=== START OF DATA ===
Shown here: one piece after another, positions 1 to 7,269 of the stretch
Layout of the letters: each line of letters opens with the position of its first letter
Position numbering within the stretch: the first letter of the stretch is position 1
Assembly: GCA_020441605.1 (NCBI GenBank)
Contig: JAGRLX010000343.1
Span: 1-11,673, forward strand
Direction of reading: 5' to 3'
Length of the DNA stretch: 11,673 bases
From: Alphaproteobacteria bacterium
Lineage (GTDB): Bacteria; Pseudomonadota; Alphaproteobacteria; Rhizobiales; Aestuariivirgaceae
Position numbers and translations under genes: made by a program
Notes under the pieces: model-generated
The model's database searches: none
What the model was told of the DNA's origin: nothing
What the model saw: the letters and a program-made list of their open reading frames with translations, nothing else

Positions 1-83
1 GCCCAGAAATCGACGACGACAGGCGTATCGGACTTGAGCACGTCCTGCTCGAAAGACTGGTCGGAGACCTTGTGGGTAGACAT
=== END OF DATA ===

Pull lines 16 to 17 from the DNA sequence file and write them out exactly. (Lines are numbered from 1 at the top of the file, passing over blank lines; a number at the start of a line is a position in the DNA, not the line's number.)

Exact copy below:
Positions 1-83
1 GCCCAGAAATCGACGACGACAGGCGTATCGGACTTGAGCACGTCCTGCTCGAAAGACTGGTCGGAGACCTTGTGGGTAGACAT